ISSN: 2455-3476
Global Journal of Anesthesiology
Research Article       Open Access      Peer-Reviewed

Witnessed Cardiac Arrest by Nigerian Health Workers; Improving the Outcomes

Queeneth Ndukwe Kalu1*, Oku Oboko Oboko1, Oti Stephen1 and Kalu Ndukwe Nwaogburu2

1Department of Anaesthesiology, Faculty of Medicine, University of Calabar, Calabar, Nigeria
2Department of Pharmacy, University of Uyo, Akwa Ibom State, Nigeria
*Corresponding author: Queeneth Ndukwe Kalu, Department of Anaesthesioloigy, University of Calabar, Calabar, Nigeria, Tel: +234 8037045989; E-mail: queen_kalu@yahoo.com; qkalu@unical.edu.ng
Received: 10 September, 2018 | Accepted: 25 October, 2018 | Published: 26 October, 2018
Keywords: Witnessed cardiac arrest; Nigerian health workers

Cite this as

Kalu QN, Oboko OO, Stephen O, Nwaogburu KN (2018) Witnessed Cardiac Arrest by Nigerian Health Workers; Improving the Outcomes. Glob J Anesth 5(1): 007-012. DOI: 10.17352/2455-3476.000041

Aim: To assess the involvement of health workers in Cross River State, Nigeria with CPR during witnessed sudden cardiac arrest and the resources available to them for intervention.

Settings and Design: The study was carried out in Cross River State, Southern Nigeria which has an international boundary with Cameroon in the East. It is a descriptive, Cross sectional study among health workers.

Methods and Material: Consenting health workers belonging to the various categories who met the eligibility criteria were selected using the non-probability method. They included; Doctors, Pharmacists, Nurses, Laboratory scientists, Physiotherapists, Optometrists, Radiographers and Anaesthetic Technicians. Those who declined to complete the questionnaire were excluded.

Statistical analysis used: Descriptive statistics (frequency proportions, means and standard deviation) was used to summarize variables. The level of significance was set at P<0.05

Results: One hundred and eighty-two (52.8%) out of the 345 respondents surveyed, had witnessed and been involved in CPR for cardiac arrest. Common sites of witness were the ward (79, 43.4%), A & E unit (36, 19.8%), theatre (27, 14.8%), home (23, 12.6%) and ICU (17, 9.4%). Approximately half of respondents (50.5%) were involved in chest compressions for cardiopulmonary resuscitation (CPR), while 45.1%, 36.3%, 31.3%, 28.6% and 22.0% were involved in oxygen therapy, IV fluid therapy, rescue breathing, IV adrenaline therapy and transportation to hospital, respectively. Only 13.2% performed defibrillation as part of the CPR. Approximately half of respondents (48.9%) had participated in successful CPR. Contribution to successful CPR were attributed to immediate recognition (38.2%), prompt CPR (38.2%), oxygen therapy (30.3%), adrenaline administration (20.2%) and fluid therapy (19.1%).

Conclusion: Health workers will occasionally encounter SCA and participate in resuscitation. To improve resuscitation outcome, the triad of insufficient awareness, infrastructure and capacity building must be addressed. There is a critical need to make automated external defibrillators available especially in hospitals.

Introduction

Witnessed sudden cardiac arrest (SCA) managed promptly and correctly by a bystander increases the chance of survival [1]. It is a public health problem which can occur in the hospital, at home or public places like church, stadium, cinema hall, market and other meeting places. The presence of a skilled healthcare provider should be an added advantage to the victim. The triad of insufficient awareness, infrastructure and capacity building however, continue to pose a challenge to the performance of optimum cardiopulmonary resuscitation (CPR) even among healthcare workers [2].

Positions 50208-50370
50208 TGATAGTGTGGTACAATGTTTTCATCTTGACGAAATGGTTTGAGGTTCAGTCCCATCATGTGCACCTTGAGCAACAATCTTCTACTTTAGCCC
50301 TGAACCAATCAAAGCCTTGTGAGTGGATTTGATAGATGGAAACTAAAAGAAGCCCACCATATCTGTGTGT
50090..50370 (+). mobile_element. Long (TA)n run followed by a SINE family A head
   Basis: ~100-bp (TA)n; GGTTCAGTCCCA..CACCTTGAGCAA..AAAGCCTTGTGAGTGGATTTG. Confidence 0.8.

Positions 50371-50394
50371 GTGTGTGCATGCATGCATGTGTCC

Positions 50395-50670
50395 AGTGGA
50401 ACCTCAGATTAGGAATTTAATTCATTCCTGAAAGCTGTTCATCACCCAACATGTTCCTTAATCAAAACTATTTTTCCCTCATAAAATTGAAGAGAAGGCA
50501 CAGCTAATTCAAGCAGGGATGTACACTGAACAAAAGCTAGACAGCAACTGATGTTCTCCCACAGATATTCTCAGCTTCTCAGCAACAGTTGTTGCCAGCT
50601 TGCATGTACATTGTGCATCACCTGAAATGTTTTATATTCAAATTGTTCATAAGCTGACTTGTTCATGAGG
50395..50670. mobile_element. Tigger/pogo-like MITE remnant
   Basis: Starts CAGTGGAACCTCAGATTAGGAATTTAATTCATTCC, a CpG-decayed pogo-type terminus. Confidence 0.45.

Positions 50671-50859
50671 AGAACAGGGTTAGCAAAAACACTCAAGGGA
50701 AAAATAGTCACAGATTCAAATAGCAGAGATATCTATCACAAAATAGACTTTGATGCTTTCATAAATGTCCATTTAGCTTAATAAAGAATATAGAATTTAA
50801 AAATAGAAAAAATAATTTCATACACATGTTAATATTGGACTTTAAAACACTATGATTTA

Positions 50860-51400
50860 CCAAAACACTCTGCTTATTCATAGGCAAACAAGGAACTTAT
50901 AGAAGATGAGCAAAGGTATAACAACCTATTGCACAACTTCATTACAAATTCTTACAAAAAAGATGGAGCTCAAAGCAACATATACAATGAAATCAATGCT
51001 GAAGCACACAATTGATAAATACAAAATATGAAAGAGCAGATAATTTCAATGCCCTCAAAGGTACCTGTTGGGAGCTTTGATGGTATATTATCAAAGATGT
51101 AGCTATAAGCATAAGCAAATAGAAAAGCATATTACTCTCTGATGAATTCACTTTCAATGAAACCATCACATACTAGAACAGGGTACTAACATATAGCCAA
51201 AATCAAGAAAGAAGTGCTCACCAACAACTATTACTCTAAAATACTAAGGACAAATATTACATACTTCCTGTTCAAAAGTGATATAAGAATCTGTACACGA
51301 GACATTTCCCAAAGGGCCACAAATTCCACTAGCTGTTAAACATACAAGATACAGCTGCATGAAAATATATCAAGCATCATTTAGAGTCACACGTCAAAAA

In many low and medium income countries (LMIC), prehospital care is under developed [3]. With this near absence of out of hospital(OOH) emergency medical service(EMS), and in line with the African culture, healthcare workers are frequently summoned in the neighbourhood to attend to any occurrence of SCA. They may be the first to arrive even where out of hospital emergency medical services exist. They have to be conversant with both the initial intervention as well as subsequent transportation of the victim to the hospital. In our locality, this is mostly through private arrangements using any available vehicle from family, friends or commercial taxis. It is a sharp contrast to what obtains in the western world where emergency dispatchers, first responders, Basic Life Support (BLS) or Advanced Cardiac Life Support (ACLS) ambulances are engaged [4,5].

The training curriculum of all cadres of health workers includes cardiopulmonary resuscitation at undergraduate and postgraduate levels. Doctors in Nigeria are trained for a minimum of 6 undergraduate years and those who wish to specialize spend additional 6 or more years in the National post graduate medical college or West African college of physicians or surgeons. Nurses are trained for 3 years in Schools of nursing for their Registered nurse (RN) certificate or 5 years in the universities for their Bachelor of Nursing Science (BNSc) degree. Those who choose to further their training spend at least 18 months in various post basic nursing specialties. The situation is similar in various other professional groups. A systematic review found that Resuscitation training in developing countries was well received and viewed as valuable training by the students and local counterparts [6]. It concluded that institution of training in trauma and newborn resuscitation in developing countries has significantly reduced mortality.

In practice, despite these training programs, the professionals require regular updates. This is in view of knowledge and skill decay as well as the advancement in resuscitation science with consequent revised resuscitation advisory statements. Solagberu [7] in his work reported a common statement made in mortality review meetings in our sub region ‘all resuscitative efforts failed and patient certified dead’. A careful scrutiny of these resuscitative efforts reveals various deficiencies. While Solagberu [7], identified the need for resuscitation equipment, Tobi [8] and colleagues in another centre in Nigeria stressed the need for training and certification on BLS/ACLS as well as the establishment of cardiac arrest teams as a means of improving resuscitation outcomes. Zha [9] and colleagues on the other hand in a multi-centre study across Nigeria, corroborated the above findings and in addition stressed a need for quality improvement measures, application of real- time resuscitation documentation with structured meetings for continuous quality evaluation as low-cost, non-resource-intensive measures. These recommendations have the potential to identify areas of dysfunction, opportunities for improvement and problems to be addressed in all aspects of the resuscitation process.